RAILWAY AND TUNNELS
The coming of the railway in 1846 was not greeted by
the fishing community with any great enthusiasm as they anticipated the
loss of much of the beach and the obliteration of Boat, Coryton and
Shell coves. Their concerns led to a change to the plans so that the
railway was to be constructed inside the existing short sea wall, built
by the parish authorities in 1837, by introducing tunnels and by cutting
back the cliffs. In the event cutting
back was used only at the Langstone rock and along the cliff towards
this rock, reducing the height of the cliff and pushing Ladies Mile a
few yards inland.
Five tunnels were cut along this length. From Dawlish they are: Kennaway,
Coryton, Phillott, Clerk and Parson. In order to protect trains from
rock falls, Parsonís Tunnel was extended by 147 yards at the east end.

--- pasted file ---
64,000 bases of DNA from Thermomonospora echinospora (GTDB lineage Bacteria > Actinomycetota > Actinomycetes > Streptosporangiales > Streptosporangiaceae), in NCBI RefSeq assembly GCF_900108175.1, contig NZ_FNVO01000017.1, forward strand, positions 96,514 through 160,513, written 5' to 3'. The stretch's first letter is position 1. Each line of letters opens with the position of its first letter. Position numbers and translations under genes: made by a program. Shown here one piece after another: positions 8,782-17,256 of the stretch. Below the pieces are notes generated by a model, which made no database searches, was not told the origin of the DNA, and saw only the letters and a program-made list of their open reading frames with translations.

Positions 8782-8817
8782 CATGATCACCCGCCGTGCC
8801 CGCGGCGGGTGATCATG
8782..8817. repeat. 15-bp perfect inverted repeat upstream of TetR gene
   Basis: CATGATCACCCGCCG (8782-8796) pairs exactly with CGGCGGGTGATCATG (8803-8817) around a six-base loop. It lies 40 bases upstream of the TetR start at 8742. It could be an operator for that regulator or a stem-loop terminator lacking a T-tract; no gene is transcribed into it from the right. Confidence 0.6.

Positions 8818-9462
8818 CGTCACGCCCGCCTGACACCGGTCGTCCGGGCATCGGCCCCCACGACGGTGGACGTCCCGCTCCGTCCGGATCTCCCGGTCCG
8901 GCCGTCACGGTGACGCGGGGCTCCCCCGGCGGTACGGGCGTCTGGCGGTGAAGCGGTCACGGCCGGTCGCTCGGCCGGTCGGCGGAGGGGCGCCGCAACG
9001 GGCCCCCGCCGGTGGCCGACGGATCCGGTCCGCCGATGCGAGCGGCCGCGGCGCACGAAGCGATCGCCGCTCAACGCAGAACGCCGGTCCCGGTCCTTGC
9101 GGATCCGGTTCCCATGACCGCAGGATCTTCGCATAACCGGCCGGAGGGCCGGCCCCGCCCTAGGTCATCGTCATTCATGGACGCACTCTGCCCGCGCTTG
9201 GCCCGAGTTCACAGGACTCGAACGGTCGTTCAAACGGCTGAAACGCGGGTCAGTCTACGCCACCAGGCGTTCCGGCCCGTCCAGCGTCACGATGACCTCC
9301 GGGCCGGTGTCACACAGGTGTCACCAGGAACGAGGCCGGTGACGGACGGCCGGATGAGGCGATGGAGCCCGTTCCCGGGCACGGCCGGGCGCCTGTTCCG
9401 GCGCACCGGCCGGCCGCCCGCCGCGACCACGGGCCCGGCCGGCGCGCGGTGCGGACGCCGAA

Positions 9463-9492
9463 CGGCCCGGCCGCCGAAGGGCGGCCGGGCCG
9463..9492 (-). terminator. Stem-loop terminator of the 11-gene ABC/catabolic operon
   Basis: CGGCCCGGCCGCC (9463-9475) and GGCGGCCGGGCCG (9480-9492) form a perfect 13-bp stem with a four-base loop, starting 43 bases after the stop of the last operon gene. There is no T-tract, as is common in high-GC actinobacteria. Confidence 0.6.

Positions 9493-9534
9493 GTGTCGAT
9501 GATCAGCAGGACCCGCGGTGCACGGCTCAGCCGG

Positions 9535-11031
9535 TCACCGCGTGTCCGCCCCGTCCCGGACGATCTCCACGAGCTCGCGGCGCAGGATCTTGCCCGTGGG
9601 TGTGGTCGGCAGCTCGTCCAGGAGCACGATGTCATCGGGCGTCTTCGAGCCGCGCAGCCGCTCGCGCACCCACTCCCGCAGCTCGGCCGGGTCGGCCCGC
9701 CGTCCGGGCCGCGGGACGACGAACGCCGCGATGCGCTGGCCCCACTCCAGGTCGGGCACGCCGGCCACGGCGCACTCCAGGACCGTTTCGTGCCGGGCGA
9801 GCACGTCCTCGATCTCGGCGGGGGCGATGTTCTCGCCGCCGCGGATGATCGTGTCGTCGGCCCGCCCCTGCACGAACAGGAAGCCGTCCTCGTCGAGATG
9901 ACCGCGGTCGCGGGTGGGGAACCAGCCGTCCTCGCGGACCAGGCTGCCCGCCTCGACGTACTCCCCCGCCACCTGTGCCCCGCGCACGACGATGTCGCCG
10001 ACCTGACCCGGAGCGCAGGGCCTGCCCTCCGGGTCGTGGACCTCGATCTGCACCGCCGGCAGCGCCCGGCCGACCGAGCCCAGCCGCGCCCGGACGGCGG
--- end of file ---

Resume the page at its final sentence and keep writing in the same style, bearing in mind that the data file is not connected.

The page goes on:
In total there are more than 1200 yards of tunnel.
Even though the tunnels were built, much of the beach was lost including
the large shingle ridge which the fishermen had used to haul their boats
to safety. It was intended that all communications between the beach and
shore should be preserved by means of slipways to allow boats, seine
nets, bathing machines and goods traffic to be moved from the exposed
beach over level crossings. In the event none were built probably
because the adoption of the atmospheric system of propulsion involved
huge pipe lines which would obstruct the crossings. A subway was built
near Kennaway tunnel but flooded and was replaced about 1879 by an iron
footbridge which was useless to the fishermen. A walkway along the sea
front was to be built for public use and to protect the railway but this
was not completed until 1902 at the cost of a further 18 feet of beach,
and has proved vulnerable to storms.
In1905, the tunnels were widened to allow two lines to pass through.